How does church appear to someone raised in a non-Christian home?

My friend Wes posted an article about how communication is set up in the church, and why it’s not effective at equipping Christians to defend their worldview in hostile environments. The article describes what I encountered in church, after I was raised in a non-Christian home and become a Christian on my own by reading the New Testament. The view presented in the essay is how I viewed the church, and is probably how most outsiders view church. I think it explains why young people leave the church in droves once they move out of their parents’ houses.

The author writes:

On the Internet, one soon discovers that many respected church leaders are quite unable to deal directly with opposing viewpoints. In fact, many of them can’t even manage meaningful engagement with other voices. Their tweets may be entirely one-way conversations. They talk at their audiences. They can talk about other voices, but fail to talk to them, let alone with them. Their representations of opposing viewpoints reveal little direct exposure to the viewpoints in question.

[…]Around this point, it can start to dawn on one that many church leaders have only been trained in forms of discourse such as the sermon and, to a much lesser extent, the essay. Both forms privilege a single voice—their voice—and don’t provide a natural space for response, questioning, and challenge. Their opinions have been assumed to be superior to opposing viewpoints, but have never been demonstrated to be so. While they may have spoken or written about opposing voices, they are quite unaccustomed to speaking or writing to them (not to mention listening to or being cross-examined by them). There are benefits to the fact that the sermon is a form of discourse that doesn’t invite interruption or talking back, but not when this is the only form of discourse its practitioners are adept in.

Many church leaders have been raised and trained in ideologically homogenous cultures or contexts that discouraged oppositional discourse. Many have been protected from hostile perspectives that might unsettle their faith. Throughout, their theological opinions and voices have been given a privileged status, immune from challenge. Nominal challenges could be brushed off by a reassertion of the monologue. They were safe to speak about and habitually misrepresent other voices to their hearers and readers, without needing to worry about those voices ever enjoying the power to answer them back. Many of the more widely read members of their congregations may have had an inkling of the weakness of their positions in the past: the Internet just makes it more apparent.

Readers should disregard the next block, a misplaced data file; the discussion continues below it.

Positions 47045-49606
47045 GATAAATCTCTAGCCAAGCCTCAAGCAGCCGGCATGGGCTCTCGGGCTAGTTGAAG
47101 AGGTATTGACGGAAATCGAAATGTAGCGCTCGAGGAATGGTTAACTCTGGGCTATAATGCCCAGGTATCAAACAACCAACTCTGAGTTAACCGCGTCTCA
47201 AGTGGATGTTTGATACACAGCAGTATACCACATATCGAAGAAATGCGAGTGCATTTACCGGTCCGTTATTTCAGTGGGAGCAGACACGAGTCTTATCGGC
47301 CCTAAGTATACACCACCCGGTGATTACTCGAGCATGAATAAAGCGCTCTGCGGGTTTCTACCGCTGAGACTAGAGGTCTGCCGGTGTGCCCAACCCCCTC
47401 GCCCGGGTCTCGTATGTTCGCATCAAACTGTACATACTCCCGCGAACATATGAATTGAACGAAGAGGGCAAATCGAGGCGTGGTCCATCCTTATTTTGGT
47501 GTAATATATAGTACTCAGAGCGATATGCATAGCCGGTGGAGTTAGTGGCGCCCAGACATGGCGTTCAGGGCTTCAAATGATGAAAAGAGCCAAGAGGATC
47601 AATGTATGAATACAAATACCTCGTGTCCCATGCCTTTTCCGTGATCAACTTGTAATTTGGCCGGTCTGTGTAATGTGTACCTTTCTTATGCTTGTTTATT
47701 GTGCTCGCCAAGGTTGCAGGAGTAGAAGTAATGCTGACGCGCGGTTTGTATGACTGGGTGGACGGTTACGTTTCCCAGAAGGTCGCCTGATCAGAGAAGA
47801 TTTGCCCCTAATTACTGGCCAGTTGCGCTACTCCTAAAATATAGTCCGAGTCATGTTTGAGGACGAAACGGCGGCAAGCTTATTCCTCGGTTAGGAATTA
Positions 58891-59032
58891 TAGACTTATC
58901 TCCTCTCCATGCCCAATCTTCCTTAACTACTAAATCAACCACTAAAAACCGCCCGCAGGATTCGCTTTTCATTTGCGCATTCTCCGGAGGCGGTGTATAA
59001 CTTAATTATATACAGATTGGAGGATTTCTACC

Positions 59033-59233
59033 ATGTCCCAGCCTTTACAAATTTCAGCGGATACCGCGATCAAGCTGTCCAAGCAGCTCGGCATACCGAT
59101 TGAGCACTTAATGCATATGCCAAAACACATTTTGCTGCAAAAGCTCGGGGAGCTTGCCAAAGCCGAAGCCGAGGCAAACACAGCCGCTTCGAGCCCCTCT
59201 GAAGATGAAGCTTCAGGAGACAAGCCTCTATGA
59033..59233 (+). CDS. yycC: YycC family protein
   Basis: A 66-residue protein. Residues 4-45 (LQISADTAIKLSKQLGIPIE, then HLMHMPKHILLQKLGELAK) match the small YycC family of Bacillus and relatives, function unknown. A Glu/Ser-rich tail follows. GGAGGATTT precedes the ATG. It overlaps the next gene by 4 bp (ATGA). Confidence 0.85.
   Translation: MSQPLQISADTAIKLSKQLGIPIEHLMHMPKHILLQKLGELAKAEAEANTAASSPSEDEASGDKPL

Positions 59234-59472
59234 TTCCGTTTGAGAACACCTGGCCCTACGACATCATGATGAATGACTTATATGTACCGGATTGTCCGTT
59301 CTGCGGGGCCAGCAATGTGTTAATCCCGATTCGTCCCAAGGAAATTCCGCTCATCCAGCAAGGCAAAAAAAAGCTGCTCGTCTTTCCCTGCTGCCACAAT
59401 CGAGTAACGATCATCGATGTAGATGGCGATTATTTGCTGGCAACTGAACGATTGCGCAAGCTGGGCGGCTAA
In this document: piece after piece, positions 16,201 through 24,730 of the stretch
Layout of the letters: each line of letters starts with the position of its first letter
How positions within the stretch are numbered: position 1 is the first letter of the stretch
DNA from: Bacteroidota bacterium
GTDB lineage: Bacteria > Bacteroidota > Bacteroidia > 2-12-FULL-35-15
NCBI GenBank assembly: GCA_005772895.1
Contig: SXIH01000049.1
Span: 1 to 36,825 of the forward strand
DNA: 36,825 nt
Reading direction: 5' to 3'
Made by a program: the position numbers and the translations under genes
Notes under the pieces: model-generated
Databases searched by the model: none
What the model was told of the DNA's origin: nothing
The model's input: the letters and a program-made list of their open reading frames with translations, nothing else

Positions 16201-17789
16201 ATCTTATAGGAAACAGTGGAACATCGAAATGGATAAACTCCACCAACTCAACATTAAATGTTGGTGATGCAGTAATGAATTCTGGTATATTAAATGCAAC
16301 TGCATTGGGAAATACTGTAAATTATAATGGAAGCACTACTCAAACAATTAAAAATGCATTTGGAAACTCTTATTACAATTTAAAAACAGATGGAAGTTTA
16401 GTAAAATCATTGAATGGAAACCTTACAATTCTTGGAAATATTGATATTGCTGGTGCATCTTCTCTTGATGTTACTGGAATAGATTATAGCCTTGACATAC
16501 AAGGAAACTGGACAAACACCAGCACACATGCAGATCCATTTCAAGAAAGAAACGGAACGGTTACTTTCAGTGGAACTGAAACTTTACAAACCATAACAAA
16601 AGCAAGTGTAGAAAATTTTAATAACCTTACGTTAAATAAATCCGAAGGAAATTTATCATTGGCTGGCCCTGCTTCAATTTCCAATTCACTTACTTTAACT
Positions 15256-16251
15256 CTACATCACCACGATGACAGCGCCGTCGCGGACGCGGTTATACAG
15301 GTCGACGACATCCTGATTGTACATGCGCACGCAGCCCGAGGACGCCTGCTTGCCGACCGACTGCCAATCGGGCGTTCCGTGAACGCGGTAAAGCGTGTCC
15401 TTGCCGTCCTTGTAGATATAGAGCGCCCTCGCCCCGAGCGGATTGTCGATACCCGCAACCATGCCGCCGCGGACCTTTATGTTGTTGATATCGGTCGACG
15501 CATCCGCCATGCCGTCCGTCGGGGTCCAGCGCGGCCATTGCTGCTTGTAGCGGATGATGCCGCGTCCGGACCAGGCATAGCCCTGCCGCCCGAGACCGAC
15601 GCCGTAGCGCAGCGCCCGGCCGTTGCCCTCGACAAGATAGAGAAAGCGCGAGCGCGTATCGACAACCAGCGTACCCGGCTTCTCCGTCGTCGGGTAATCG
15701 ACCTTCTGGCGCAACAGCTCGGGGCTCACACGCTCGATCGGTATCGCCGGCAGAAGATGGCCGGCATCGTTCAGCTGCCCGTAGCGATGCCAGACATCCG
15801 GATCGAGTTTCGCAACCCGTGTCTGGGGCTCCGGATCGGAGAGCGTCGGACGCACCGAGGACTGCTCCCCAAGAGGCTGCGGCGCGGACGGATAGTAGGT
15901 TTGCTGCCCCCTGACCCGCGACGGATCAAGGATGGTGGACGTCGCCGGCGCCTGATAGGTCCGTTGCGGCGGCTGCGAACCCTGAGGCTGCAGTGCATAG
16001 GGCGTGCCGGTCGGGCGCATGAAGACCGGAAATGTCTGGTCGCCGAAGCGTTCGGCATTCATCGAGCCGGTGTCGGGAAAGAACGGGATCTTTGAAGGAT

One of my friends who comments here as “Wintery’s Friend” actually did his M. Div, and I think it was he who told me that his seminary had dropped the lone course in apologetics that had been part of the curriculum. Now seminary grads don’t learn any opposing views. They just pre-suppose that the Bible is true in the same way that Mormons pre-suppose their Bible is true, or Muslims pre-suppose their Bible is true, etc.

More:

If one’s opinion has never been subjected to and tried by rigorous cross-examination, it probably isn’t worth much. If one lacks the capacity to keep a level head when one’s views are challenged, one’s voice will be of limited use in most real world situations, where dialogue and dispute is the norm and where we have to think in conversation with people who disagree with us.

The teachers of the Church provide the members of the Church with a model for their own thinking. The teacher of the Church does not just teach others what to believe, but also how to believe, and the process by which one arrives at a theological position. This is one reason why it is crucial that teachers ‘show their working’ on a regular basis. When teaching from a biblical text, for instance, the teacher isn’t just teaching the meaning of that particular text, but how Scripture should be approached and interpreted more generally. An essential part of the teaching that the members of any church need is that of dealing with opposing viewpoints. One way or another, every church provides such teaching. However, the lesson conveyed in all too many churches is that opposing voices are to be dismissed, ignored, or ‘answered’ with a reactive reassertion of the dogmatic line, rather than a reasoned response.

You can imagine that the first questions that you’ll be asked by a non-Christian co-worker would be things like “why think God exists?” and “why think the Bible is history rather than legend?”. In order to answer those questions, you would have to know how to counter what a non-Christian believes. You would have to show them the reasons for your view.